High-speed boundary-layer transition induced by a discrete roughness element

Prahladh S. Iyer, Krishnan Mahesh

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Direct numerical simulation (DNS) is used to study laminar to turbulent transition induced by a discrete hemispherical roughness element in a high-speed laminar boundary layer. The simulations are performed under conditions matching the experiments of Danehy et al. (AIAA Paper 2009-394, 2009) for free-stream Mach numbers of 3.37, 5.26 and 8.23. It is observed that the Mach 8.23 flow remains laminar downstream of the roughness, while the lower Mach numbers undergo transition. The Mach 3.37 flow undergoes transition closer to the bump when compared with Mach 5.26, in agreement with experimental observations. Transition is accompanied by an increase in Cf and Ch (Stanton number). Even for the case that did not undergo transition (Mach 8.23), streamwise vortices induced by the roughness cause a significant rise in Cf until 20 D downstream. The mean van Driest transformed velocity and Reynolds stress for Mach 3.37 and 5.26 show good agreement with available data. Temporal spectra of pressure for Mach 3.37 show that frequencies in the range of 10-1000 kHz are dominant. The transition process involves the following key elements: upon interaction with the roughness element, the boundary layer separates to form a series of spanwise vortices upstream of the roughness and a separation shear layer. The system of spanwise vortices wrap around the roughness element in the form of horseshoe/necklace vortices to yield a system of counter-rotating streamwise vortices downstream of the element. These vortices are located beneath the separation shear layer and perturb it, which results in the formation of trains of hairpin-shaped vortices further downstream of the roughness for the cases that undergo transition. These hairpins spread in the span with increasing downstream distance and the flow increasingly resembles a fully developed turbulent boundary layer. A local Reynolds number based on the wall properties is seen to correlate with the onset of transition for the cases considered.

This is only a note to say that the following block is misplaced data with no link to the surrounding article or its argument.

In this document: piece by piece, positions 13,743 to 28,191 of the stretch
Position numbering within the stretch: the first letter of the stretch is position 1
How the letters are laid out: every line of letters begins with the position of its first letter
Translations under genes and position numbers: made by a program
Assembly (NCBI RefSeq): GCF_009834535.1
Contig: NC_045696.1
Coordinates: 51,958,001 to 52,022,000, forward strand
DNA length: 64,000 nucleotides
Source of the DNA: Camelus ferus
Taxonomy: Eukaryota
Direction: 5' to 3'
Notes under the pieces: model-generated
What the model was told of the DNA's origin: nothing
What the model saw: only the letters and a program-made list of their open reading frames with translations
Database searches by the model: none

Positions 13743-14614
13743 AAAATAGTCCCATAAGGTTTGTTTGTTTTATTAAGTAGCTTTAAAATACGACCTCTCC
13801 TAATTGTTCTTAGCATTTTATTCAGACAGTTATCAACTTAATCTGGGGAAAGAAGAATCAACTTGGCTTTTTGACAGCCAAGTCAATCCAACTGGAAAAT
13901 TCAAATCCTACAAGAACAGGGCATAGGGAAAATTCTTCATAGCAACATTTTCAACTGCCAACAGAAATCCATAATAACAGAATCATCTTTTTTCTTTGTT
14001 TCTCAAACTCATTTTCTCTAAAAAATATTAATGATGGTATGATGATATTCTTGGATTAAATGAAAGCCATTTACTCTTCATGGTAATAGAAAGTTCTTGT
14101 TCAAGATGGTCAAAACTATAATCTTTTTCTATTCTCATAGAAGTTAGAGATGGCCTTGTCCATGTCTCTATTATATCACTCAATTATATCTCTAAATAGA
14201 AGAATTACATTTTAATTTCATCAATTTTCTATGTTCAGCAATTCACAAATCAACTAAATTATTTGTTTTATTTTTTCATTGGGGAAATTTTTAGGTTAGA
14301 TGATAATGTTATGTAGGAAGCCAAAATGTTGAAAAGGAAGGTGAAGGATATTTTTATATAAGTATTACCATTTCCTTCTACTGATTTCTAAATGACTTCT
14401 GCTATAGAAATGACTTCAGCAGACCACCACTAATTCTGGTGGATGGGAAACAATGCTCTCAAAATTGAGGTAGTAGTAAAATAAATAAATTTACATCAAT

Original languageEnglish (US)
Pages (from-to)524-562
Number of pages39
JournalJournal of Fluid Mechanics
StatePublished - Aug 2013


  • Compressible boundary layers
  • High-speed flow
  • Transition to turbulence


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